I'm wondering if anyone has any advice as to whether "ConnectorType" would be a good direction
to go in, or any ideas for a different direction to look.

Best Regards,
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Colin Walters | 24 Sep 21:45 2014

New list for Continuous (and celebrating 17,296 trees to date)

We have a new dedicated list for the GNOME Continuous project:

Background on Continuous:

I believe GNOME Continuous is still presently the fastest of its
scale[1] public automated continuous delivery[2] (not just CI, and not
manual packaging) of an operating system.  Let's look at the repository
statistics as of today:

$ ostree --repo=repo log gnome-continuous/buildmaster/x86_64-devel-debug
| grep commit | wc -l

Each tree is a result of one or more git commits to one of the > 300 git
repositories actively tracked by Continuous, from NetworkManager,
systemd, the Linux kernel,, and of course the many, many git
repositories that make up GNOME core and many applications.

$ ostree --repo=repo log gnome-continuous/buildmaster/x86_64-devel-debug
| tail -5
commit 0143dd0e484ee81637cf530611fb048012fc614c1369314fc631696377e043b5
Date:  2013-09-12 05:09:03 +0000


That was the first commit in the current repository; then over ~377
days, that's an average of ~45 releases a day, with very little in the
way of human intervention.  Each release is booted, tested, and
screeenshots taken.

All of these builds presently occupy 153G:

$ du -shc repo/objects
153G    repo/objects

One of the reasons I believe Continuous is so successful in fulfilling
its design goal is by default it updates without human intervention, but
we have the ability to *undo* - to un-ship when things break.  This is
radically different from the traditional model of distributions which
update manually.

At any point, if there's a bad commit to one of the input git
repositories, it's very easy for a build administrator to just revert to
a previous commit, and tell the upstream author.  When it's fixed, we
can untag.

At the moment for example, both systemd and NetworkManager have been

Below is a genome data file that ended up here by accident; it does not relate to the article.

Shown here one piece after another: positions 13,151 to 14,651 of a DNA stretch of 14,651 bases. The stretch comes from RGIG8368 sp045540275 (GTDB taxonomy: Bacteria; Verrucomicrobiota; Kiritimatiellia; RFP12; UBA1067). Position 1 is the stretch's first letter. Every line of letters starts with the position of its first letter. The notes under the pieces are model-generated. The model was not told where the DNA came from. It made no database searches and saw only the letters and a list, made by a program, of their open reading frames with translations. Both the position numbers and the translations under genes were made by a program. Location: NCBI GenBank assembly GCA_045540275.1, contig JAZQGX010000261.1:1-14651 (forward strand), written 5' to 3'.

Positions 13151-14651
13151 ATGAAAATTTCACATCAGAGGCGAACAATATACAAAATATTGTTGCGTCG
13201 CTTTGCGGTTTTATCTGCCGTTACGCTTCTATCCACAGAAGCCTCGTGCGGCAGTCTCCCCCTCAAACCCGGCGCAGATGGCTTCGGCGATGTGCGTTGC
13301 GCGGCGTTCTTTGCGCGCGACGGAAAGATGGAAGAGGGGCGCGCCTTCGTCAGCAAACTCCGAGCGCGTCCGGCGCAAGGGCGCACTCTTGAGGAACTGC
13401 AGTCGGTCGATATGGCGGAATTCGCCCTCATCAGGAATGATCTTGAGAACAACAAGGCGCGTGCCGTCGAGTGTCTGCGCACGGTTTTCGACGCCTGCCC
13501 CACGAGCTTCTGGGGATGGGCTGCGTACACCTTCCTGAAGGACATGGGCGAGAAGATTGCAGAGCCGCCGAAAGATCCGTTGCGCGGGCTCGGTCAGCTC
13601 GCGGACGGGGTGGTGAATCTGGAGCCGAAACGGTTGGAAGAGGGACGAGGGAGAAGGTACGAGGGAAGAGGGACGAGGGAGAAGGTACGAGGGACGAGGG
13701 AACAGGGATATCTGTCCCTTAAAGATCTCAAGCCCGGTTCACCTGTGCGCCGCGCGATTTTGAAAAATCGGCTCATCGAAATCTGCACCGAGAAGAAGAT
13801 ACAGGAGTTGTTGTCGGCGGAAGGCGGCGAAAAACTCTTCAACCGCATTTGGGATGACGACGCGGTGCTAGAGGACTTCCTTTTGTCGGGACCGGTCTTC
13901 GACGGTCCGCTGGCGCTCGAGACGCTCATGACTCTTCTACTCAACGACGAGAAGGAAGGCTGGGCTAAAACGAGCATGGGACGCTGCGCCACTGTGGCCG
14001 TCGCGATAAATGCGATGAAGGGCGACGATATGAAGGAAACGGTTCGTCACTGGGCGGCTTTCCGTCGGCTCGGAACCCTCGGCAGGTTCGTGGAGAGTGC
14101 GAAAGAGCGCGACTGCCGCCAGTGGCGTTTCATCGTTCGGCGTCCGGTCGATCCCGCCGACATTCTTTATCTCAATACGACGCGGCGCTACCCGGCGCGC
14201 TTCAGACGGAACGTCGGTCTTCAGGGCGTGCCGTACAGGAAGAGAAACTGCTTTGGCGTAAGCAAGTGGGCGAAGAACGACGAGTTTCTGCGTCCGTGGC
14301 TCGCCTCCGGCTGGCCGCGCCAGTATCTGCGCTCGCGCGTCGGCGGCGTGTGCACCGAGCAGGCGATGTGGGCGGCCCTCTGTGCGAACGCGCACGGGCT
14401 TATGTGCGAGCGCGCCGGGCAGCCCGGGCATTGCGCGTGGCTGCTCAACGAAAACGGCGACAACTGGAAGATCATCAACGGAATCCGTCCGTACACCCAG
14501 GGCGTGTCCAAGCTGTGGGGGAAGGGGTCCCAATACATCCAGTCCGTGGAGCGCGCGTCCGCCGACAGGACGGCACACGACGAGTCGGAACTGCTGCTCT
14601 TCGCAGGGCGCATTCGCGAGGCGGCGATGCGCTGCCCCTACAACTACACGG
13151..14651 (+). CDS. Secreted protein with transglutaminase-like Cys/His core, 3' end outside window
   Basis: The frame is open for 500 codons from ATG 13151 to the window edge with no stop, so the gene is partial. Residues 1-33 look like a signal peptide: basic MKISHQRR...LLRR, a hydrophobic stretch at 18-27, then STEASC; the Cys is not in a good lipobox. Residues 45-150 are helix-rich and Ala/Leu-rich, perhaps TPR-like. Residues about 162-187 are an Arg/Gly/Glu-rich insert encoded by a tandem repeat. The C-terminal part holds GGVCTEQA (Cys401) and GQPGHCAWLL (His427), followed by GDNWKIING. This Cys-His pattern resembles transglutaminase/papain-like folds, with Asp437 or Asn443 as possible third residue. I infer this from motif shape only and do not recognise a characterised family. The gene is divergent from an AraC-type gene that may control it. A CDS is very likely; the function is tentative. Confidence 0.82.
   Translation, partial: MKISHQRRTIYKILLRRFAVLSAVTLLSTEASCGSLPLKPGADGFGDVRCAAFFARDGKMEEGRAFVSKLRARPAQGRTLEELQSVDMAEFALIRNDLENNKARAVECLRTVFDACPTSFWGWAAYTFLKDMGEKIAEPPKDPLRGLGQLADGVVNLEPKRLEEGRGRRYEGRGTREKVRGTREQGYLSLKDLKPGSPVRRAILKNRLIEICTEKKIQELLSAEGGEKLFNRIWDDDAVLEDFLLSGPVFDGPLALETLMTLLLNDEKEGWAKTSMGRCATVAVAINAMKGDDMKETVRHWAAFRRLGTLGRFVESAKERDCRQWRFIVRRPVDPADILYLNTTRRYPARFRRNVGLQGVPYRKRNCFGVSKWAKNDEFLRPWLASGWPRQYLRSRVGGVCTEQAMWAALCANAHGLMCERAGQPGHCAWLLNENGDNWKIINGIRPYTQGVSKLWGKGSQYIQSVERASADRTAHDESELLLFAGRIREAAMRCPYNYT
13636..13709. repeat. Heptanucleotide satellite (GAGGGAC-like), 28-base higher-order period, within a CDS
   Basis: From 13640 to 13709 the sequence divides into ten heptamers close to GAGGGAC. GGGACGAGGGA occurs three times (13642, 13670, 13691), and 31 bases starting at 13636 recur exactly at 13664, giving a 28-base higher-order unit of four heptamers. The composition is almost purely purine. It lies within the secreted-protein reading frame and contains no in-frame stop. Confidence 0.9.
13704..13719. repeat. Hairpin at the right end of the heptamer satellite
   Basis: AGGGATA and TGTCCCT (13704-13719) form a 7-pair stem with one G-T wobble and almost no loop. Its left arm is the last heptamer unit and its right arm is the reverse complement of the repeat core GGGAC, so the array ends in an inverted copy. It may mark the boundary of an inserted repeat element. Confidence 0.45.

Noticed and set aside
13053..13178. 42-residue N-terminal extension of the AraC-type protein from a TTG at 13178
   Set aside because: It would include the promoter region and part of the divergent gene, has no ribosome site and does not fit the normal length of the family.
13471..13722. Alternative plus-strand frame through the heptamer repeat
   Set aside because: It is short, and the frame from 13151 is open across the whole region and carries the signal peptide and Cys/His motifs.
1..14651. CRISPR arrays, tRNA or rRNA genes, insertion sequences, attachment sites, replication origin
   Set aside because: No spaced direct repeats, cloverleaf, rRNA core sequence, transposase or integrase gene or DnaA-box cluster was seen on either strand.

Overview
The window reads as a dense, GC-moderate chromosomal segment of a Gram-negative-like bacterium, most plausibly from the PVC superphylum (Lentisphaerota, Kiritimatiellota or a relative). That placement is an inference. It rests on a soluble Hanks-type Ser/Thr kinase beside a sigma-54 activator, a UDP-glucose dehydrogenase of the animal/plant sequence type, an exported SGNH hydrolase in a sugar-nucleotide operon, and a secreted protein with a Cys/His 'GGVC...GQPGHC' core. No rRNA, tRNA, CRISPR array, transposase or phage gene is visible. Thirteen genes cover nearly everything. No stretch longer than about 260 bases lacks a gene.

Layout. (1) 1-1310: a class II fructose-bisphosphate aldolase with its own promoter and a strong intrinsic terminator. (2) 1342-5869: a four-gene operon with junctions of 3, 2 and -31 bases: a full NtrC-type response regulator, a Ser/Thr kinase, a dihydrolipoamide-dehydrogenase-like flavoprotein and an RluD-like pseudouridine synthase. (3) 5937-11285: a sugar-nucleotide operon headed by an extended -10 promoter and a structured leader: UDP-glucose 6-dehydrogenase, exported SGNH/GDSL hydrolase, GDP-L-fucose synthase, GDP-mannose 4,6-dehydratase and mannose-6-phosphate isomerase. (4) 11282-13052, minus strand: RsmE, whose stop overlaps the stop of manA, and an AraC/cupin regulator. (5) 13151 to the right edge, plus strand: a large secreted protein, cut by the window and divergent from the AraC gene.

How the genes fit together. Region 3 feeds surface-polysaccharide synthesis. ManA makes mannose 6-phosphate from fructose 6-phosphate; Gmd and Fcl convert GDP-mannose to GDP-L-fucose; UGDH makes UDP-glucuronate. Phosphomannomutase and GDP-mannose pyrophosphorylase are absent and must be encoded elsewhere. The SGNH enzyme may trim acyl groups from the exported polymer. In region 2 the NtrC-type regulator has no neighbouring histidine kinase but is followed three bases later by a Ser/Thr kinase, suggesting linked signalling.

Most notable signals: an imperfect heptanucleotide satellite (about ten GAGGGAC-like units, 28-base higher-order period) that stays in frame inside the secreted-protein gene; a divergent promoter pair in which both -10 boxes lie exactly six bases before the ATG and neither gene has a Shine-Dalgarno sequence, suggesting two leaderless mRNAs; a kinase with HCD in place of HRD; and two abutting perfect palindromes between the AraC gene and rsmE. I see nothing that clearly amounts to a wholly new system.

tagged pending resolution of issues:

If you're interested in the system as a user or developer, please feel
free to join the new list!

[1] If you know of something that approaches the scale and speed and is
delivering an OS (e.g. kernel + userspace with update system, let me
Matthias Clasen | 24 Sep 18:34 2014

GNOME 3.14 released

The GNOME Project is proud to announce the release of GNOME 3.14.

This is another exciting release for GNOME, and brings many new features
and improvements, including multitouch, captive portal support, greatly
improved sharing settings. This release also includes improved and
redesigned applications for weather, maps, PDF viewing, running VMs,
and more.

The Wayland support has matured to the point where it is ready for
day-to-day use.

For more information about the changes in GNOME 3.14, you can visit
the release notes:

GNOME 3.14 will be available shortly in many distributions. Live images
of GNOME 3.14 are available too.

These images are based on Fedora.

To try the very latest developments in GNOME, you can also use the
VM disk images that are produced by the gnome-continuous build system.

This six months' effort wouldn't have been possible without the whole
GNOME community, made of contributors and friends from all around the
world: developers, designers, documentation writers, usability and
accessibility specialists, translators, maintainers, students, system